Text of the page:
The other day I got a surprise call from the headquarters of the local Children’s Centres. I was persuaded to take part into this special event in Loughborough to hear about boys’ development. First I was very reluctant since I had other things to do on that day. However, they sent me a leaflet by e-mail and I realized that this was about how boys’ learn in general. I thought this could be useful later and also help in understanding men in general. Archaeologist Husband could not make it but made it clear I should go and tell him afterwards what it was all about.
The talk was given by Neil Farmer who has written a book about the subject. He argued that boys develop later than girls during their early years and this should be taken into consideration when planning early education. After all, the preschool starts at three in UK and the reception classes take the children in at four. In Finland the ages are six and seven respectively and the slower developing children who have no special learning difficulties normally have caught up by then. In addition, in special cases a child can be considered especially mature or immature for learning and can start at a proper school a year earlier or later, at six or eight.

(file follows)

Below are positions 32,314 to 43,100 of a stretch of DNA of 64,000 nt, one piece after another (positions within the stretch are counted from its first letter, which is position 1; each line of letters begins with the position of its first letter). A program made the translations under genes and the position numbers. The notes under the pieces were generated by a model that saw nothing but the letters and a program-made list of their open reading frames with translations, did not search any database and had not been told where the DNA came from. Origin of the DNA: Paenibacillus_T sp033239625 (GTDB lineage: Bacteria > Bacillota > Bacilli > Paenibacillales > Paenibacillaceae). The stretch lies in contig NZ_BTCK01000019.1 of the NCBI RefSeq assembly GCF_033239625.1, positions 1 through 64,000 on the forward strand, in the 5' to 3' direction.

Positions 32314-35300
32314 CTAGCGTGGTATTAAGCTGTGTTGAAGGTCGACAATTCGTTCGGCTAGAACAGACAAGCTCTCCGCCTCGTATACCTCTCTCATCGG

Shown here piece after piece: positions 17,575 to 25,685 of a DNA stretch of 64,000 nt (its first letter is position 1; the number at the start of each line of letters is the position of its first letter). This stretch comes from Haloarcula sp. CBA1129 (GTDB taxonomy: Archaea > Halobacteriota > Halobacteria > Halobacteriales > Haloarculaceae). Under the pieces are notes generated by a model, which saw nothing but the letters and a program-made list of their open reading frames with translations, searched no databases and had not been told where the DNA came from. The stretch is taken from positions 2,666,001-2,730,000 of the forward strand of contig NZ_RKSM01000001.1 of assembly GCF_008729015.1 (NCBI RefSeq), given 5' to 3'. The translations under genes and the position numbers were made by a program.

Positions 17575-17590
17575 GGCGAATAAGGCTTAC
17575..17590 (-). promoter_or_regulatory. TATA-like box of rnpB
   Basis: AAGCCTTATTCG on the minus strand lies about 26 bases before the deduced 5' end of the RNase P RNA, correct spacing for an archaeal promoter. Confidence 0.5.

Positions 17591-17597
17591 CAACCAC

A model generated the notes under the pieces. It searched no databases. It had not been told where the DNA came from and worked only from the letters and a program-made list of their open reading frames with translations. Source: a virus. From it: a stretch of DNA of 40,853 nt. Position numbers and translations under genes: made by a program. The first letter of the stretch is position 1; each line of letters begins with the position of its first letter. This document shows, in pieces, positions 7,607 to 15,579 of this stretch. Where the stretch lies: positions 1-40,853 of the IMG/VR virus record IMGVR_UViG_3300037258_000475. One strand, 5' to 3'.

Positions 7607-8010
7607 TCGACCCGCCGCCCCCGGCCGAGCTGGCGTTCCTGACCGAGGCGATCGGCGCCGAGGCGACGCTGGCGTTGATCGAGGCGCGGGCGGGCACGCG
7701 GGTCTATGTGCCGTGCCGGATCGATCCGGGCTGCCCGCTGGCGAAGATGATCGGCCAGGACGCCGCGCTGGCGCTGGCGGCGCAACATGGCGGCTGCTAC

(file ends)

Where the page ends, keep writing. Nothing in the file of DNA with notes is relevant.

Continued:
Neil Farmer told us how the children have to develop their general bodily coordination and balance in order to be able to sit straight in one place on a chair without twitching and moving around. Boys and girls have different brain chemistry, which makes girls more controlled and with a longer attention span, Boys need more stimulus and their Reticular Activating System gets overloaded much more easily and thus even as adults men can hear and remember less instructions without their brain becoming jammed. Explains why women are better in multitasking...
This all means that like Number One Son some boys do not appreciate story time or sing-a-longs but prefer to climb the furniture and play with cars. This was great news for me and Archaeologist Husband. This meant that our pride and joy was not simply misbehaving in front of the nice ladies who want to sing ‘Old McDonald had a farm’ or read The very hungry caterpillar and make children to sit down. When Number One Son is giving a tantrum and refusing to sit down in a circle, he is just conforming to a common male behaviour pattern that is totally natural. His eagerness to show ‘rigid play patterns’ with toy cars and trains as the female speech therapist put it in her assessment may be simply part of behaviour pattern recognized by specialists as a way small boys behave. All the time he is climbing frantically as a small monkey he is just learning his way!
Check Neil Farmer’s book Getting it right for boys in Amazon